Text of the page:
15 as a transitional authorisation until sufficient data are collected to go through the centralised procedure. Within the hospital exemption, manufacturing licenses according to Section 20b or Section 13 AMG ( 20b oder 13 AMG) are needed as well. If the cells are not substantially manipulated and used in a homologous way, a national authorisation according to Section 21 AMG ( 21 AMG) is possible in Germany. Section 13 AMG ( 13 AMG) applies for the manufacturing license. T lymphocytes that are cultivated in large scale but not otherwise untouched can fall this category. If the cells are manufactured with a non-industrial process or sufficiently established process including a substantial manipulation ( cutting, grinding, shaping, centrifugation, soaking in antibiotic or antimicrobial solutions, sterilization, irradiation, cell separation, concentration or purification, filtering, lyophilization, freezing, cryopreservation, vitrification, Reg. (EC) No 1394/2007 Annex I, see also Annex I) within the manufacturing process or if the cells are not used for the same essential function, then they are classified as an ATMP as described in the preceding paragraph (e.g. bone marrow isolated stem cells that are injected in heart muscle). In case of no substantial manipulation and homologous use, the cell preparation can be authorised nationally according to Section 21a AMG ( 21a AMG). Sections 20b and 20c AMG ( 20b und 20c AMG) apply as manufacturing authorisations (e.g. selected bone marrow cells intended for haematopoietic reconstitution). Considering all the described cases, one can still speculate about the classification of cells, which would be procured from a patient and processes within one surgical procedure in order to be given back to the same patient after substantial manipulation or for a non-homologous use (e.g. CD133 + cells separated from bone marrow and injected into the heart muscle within a CABG surgery procedure). This cell-based therapy should actually be classified as an ATMP as it is used in a different essential function. But the cellular product is also procured, processed and given back to the same patient within one surgical procedure, which would mean an absence of regulation (according to Section 4a AMG ( 4a AMG)). The classification in this case depends on the way of interpretation of the interdependence between the different legislations. Does the ATMP Regulation prime over the surgical procedure? The possibility of ATMP overarching is depicted in Figure 3 and to try to propose an answer to this question, the hierarchy of the legislations will be discussed in chapter 3.2. The hospital exemption according to Section 4b AMG ( 4b AMG) would remain a possibility in this case but Section 13 AMG ( 13 AMG) would then apply whereas it would not in the case of a scope exclusion according to Section 4a AMG ( 4aAMG). The PEI proposes advice through its innovation office (Innovationsbüro), whose expertise is offered to help future applicants. 23 This innovation office offers some help for the classification of cells with two decision trees (Annex III and Annex IV). These classifications are very detailed but do not give an overall picture taking into consideration alternatives to ATMPs and how these alternatives are regulated. During the TRM Seminar Advanced Therapies in Leipzig on the 17 th of May 2011, Dr Sanzenbacher (from the PEI) presented more general classification trees 21, from which was inspired to generate Figure 3. This flowchart proposes a summary of the possible classification ways for cells and tissues with the applicable laws on the European and German national level. In any unclear case it is advisable for cellular therapies providers to request a classification from the CAT at the EMA, according to Art. 17 of Reg. (EC) No 1394/2007. This free procedure enables to 23 Das Innovationsbüro am Paul-Ehrlich-Institut, B. Ziegele, L. Dahl, A.T. Muller, Bundesgesundheitsblatt 7,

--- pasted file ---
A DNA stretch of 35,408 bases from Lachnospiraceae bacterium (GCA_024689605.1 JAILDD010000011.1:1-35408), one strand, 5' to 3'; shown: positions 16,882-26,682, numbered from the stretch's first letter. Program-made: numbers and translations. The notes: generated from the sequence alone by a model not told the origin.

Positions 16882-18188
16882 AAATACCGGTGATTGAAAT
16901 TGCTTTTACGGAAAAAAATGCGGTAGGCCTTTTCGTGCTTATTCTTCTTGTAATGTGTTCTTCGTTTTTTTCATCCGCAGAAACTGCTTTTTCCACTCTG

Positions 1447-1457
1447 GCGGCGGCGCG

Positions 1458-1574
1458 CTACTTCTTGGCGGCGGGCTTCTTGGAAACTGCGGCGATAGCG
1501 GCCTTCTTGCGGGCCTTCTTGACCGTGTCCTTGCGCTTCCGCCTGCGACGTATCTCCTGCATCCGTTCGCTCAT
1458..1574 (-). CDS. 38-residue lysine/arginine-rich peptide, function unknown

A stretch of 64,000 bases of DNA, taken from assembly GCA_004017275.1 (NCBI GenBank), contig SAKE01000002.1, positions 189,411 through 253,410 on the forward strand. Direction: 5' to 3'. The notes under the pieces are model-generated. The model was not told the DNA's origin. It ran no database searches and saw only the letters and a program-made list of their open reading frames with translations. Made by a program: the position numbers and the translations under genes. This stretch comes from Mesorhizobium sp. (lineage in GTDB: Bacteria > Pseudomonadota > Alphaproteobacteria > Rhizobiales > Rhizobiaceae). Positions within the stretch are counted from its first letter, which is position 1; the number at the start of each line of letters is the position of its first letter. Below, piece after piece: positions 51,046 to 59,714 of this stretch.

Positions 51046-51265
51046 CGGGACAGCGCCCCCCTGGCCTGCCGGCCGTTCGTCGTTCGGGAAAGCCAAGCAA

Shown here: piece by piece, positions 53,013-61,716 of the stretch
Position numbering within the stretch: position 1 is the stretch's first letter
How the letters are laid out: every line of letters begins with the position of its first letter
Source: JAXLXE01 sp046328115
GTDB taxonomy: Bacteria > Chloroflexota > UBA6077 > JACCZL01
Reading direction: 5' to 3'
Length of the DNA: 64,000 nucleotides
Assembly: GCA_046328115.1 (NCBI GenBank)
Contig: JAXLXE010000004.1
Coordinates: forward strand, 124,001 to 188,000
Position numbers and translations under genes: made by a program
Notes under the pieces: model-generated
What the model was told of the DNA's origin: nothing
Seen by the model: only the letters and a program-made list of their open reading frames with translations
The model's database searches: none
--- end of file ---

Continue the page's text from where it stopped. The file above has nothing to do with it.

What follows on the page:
16 receive a recommendation on the classification (if ATMP or not, and if ATMP which one) within 60 days. Once the cellular product is classified it is more convenient to determine which laws apply. Since the introduction of the procedure and by November 2010, 38 classifications were already performed by the CAT. 24 However, this classification is not binding. This means that the EMA may change its opinion in time with regard to new scientific evidences. On the other hand it also means that applicants do not need to stick to the classification and may try to get their cellular product authorised in another way if they bring convincing and scientifically sound argumentation to regulatory bodies. 24 The advanced therapy classification procedure, Overview of experience gained so far, C. Voltz-Girolt, P. Celis, M. Boucaumont, L. D Apote, M.-H. Pinheiro, Bundesgesundheitsblatt (2010) 7 16

17 Figure 3: General cell and tissue classification flowchart If a legislation is crossed out, it is not applicable in the considered regulatory pathway The yellow frame represents a regulatory pathway that will be discussed in chapter 3.2 *: Blood cells, if substantially manipulated or used in a non-homologous way, are classified as ATMP, 13 AMG applies **: ATMP prepared on a non-routine basis according to specific quality standards, and used within the same Member State in a hospital under the exclusive professional responsibility of a medical practitioner, in order to comply with an individual medical prescription for a custom-made product for an individual patient 17